"Severed":  Shoe store manager Martin Lewis is  interrogated by police  after one of his business cards is found in  the envelope of belongings sent by the killer to the Examiner. Martin supposedly ran two stores, a Leed's shoes on Hollywood Boulevard and another unidentified store on Cahuenga "south of the boulevard."
Fact: An inventory of business cards and other items accompanying Elizabeth Short's address book, included in the district attorney's files, does not list a "Martin Lewis" nor any other shoe salesman.
                        Bonus errors:
                        --"Severed" describes the material from the killer as a parcel wrapped in brown paper, just like "The Badge."
                        --Leed's Shoes, where Lewis supposedly worked, did not have a store on Cahuenga ("Severed" Page 62), although it did have one at 6434 Hollywood Blvd.
                        --Macy Jewelers (Page 62) was not on Cahuenga but was at 6384 Hollywood Blvd.
                        --While Elizabeth Short allegedly tried on the most expensive shoes in the store (Page 62), Leed's promoted itself as selling economical, inexpensive "Qual-I-Craft" shoes. (Typical prices in 1943: $4.15 a pair, vs $6.95-$7.95 for a pair at the Broadway and $7.15-$14.95 for a pair at the May Co.) In other words, this was the Pay Less Shoes of its day.
                        -- The Leed's stores specialized in women's shoes and were large, with seating for 120-150 customers at a time, making them too big to be staffed by one or two people. It's impossible to imagine that the Leed's  chain of shoe stores would permit its manager to run a competing business or close at lunch. Does that mean everything (like the sexual encounters with Elizabeth Short in Leed's storeroom) attributed to Martin Lewis is made up? That's what it means.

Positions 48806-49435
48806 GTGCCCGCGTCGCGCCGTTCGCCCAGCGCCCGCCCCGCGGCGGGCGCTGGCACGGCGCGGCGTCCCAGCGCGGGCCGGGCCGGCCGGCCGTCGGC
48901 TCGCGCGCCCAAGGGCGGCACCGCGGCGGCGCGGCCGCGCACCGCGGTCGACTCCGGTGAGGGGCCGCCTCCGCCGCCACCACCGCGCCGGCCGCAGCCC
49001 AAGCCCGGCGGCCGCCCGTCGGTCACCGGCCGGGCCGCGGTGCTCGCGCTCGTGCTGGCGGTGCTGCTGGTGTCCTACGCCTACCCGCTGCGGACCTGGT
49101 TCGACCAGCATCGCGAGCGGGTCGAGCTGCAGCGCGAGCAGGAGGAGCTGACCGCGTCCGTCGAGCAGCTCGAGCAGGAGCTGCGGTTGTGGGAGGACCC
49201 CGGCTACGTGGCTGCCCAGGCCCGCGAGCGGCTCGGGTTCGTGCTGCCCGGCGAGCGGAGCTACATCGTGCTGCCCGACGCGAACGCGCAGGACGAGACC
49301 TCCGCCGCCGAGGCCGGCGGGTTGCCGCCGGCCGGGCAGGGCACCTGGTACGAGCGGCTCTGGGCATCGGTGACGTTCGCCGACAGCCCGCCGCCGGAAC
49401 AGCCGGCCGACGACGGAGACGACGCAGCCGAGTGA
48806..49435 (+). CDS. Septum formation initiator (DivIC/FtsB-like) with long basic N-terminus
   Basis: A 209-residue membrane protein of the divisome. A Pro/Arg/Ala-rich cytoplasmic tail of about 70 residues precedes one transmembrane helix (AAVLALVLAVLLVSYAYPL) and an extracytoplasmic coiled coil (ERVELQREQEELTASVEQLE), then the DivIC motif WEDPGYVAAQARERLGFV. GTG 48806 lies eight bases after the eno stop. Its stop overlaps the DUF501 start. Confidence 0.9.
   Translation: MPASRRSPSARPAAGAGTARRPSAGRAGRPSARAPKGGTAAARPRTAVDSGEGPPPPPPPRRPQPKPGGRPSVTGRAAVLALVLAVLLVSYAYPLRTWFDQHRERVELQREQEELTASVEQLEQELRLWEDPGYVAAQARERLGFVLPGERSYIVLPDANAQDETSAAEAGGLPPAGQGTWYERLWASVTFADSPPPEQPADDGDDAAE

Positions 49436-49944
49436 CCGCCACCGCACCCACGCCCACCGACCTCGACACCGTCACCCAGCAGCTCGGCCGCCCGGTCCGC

Bonus factoid: Shoe rationing did not end until Oct. 31, 1945.

                   Chapter 13, Page 150: The Hollywood chief of police
                   "Severed": "If it had not been for a good friend with the Hollywood Citizen-News who was very close with the Hollywood chief of police....."
Fact: Hollywood is part of Los Angeles and is under the jurisdiction of the LAPD. There is no "Hollywood police chief," although it does have a non-official "mayor," Johnny Grant, who performs ceremonial functions. I had forgotten about this particular clinker until I stumbled on it while thumbing through the book. As I keep saying: "Severed" is 25% mistakes and 50% fiction. I laughed all day over this one.

                        Chapter 14, Page 152. Louis Young
                      "Severed": City Editor Louis Young of the Herald-Express.
Fact: The Herald's city editor was Arthur L. "Cappy" Marek, the man who hired Aggie Underwood. According to Rob Leicester Wagner's "Red Ink and White Lies," Marek, who died in 1971, was city editor at the Herald until Underwood took over in the late 1940s, well after the Bauderdorf murder. Neither "Red Ink" nor Will Fowler's "Reporters" (which has its own serious problems) lists a Louis Young, nor can I find him in Underwood's "Newspaperwoman." Does that mean  it isn't true that Hearst issued an edict to kill stories on the Bauerdorf case? That's what it means.

                        Chapter 19, Page 209. Herald Examiner story about an informant.
                      "Severed": "Searching through the rumors, and notified by police beat and sheriff's liaison, the newspaper managed to obtain a story based on the informant's information from Smith. The Herald Examiner ran a front-page story."
Fact: The story is a feature by Suzan Nightingale on John Gilmore and was published Jan. 17, 1982, for the anniversary of the crime. There was no news leak involved whatsoever, as implied in the book.
                      Bonus error: While "Severed" says Jack Wilson was living at the Holland Hotel (and apparently died in a fire there that year), the Herald Examiner article says that according to John Gilmore, "the killer is alive and running a bar in Nevada."  As I keep saying, "Severed" is 25% mistakes and 50% fiction.